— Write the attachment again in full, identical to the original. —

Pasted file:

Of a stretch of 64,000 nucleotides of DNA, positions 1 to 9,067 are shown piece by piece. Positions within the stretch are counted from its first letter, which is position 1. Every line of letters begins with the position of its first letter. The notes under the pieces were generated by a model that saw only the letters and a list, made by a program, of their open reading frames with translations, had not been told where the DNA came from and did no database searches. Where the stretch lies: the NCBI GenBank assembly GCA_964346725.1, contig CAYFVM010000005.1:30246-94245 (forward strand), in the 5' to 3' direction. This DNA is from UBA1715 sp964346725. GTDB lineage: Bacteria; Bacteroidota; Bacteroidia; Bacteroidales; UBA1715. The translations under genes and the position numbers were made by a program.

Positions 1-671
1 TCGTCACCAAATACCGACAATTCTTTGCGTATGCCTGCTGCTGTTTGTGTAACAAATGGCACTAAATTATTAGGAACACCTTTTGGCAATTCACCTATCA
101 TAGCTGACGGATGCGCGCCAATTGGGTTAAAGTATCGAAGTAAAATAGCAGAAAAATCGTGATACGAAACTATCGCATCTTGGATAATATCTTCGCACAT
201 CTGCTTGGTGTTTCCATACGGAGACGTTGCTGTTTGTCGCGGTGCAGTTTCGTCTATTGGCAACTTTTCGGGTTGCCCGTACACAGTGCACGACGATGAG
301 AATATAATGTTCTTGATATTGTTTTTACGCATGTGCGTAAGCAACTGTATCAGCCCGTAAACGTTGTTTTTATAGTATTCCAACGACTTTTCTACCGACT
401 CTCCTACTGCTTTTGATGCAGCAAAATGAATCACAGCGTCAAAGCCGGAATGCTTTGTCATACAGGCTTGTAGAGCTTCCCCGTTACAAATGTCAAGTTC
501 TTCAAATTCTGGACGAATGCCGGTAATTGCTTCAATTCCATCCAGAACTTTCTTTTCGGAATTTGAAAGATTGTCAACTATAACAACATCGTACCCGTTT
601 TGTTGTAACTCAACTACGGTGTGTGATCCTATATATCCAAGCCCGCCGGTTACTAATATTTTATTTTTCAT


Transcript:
Of a stretch of 64,000 nucleotides of DNA, positions 1 to 9,067 are shown piece by piece. Positions within the stretch are counted from its first letter, which is position 1. Every line of letters begins with the position of its first letter. The notes under the pieces were generated by a model that saw only the letters and a list, made by a program, of their open reading frames with translations, had not been told where the DNA came from and did no database searches. Where the stretch lies: the NCBI GenBank assembly GCA_964346725.1, contig CAYFVM010000005.1:30246-94245 (forward strand), in the 5' to 3' direction. This DNA is from UBA1715 sp964346725. GTDB lineage: Bacteria; Bacteroidota; Bacteroidia; Bacteroidales; UBA1715. The translations under genes and the position numbers were made by a program.

Positions 1-671
1 TCGTCACCAAATACCGACAATTCTTTGCGTATGCCTGCTGCTGTTTGTGTAACAAATGGCACTAAATTATTAGGAACACCTTTTGGCAATTCACCTATCA
101 TAGCTGACGGATGCGCGCCAATTGGGTTAAAGTATCGAAGTAAAATAGCAGAAAAATCGTGATACGAAACTATCGCATCTTGGATAATATCTTCGCACAT
201 CTGCTTGGTGTTTCCATACGGAGACGTTGCTGTTTGTCGCGGTGCAGTTTCGTCTATTGGCAACTTTTCGGGTTGCCCGTACACAGTGCACGACGATGAG
301 AATATAATGTTCTTGATATTGTTTTTACGCATGTGCGTAAGCAACTGTATCAGCCCGTAAACGTTGTTTTTATAGTATTCCAACGACTTTTCTACCGACT
401 CTCCTACTGCTTTTGATGCAGCAAAATGAATCACAGCGTCAAAGCCGGAATGCTTTGTCATACAGGCTTGTAGAGCTTCCCCGTTACAAATGTCAAGTTC
501 TTCAAATTCTGGACGAATGCCGGTAATTGCTTCAATTCCATCCAGAACTTTCTTTTCGGAATTTGAAAGATTGTCAACTATAACAACATCGTACCCGTTT
601 TGTTGTAACTCAACTACGGTGTGTGATCCTATATATCCAAGCCCGCCGGTTACTAATATTTTATTTTTCAT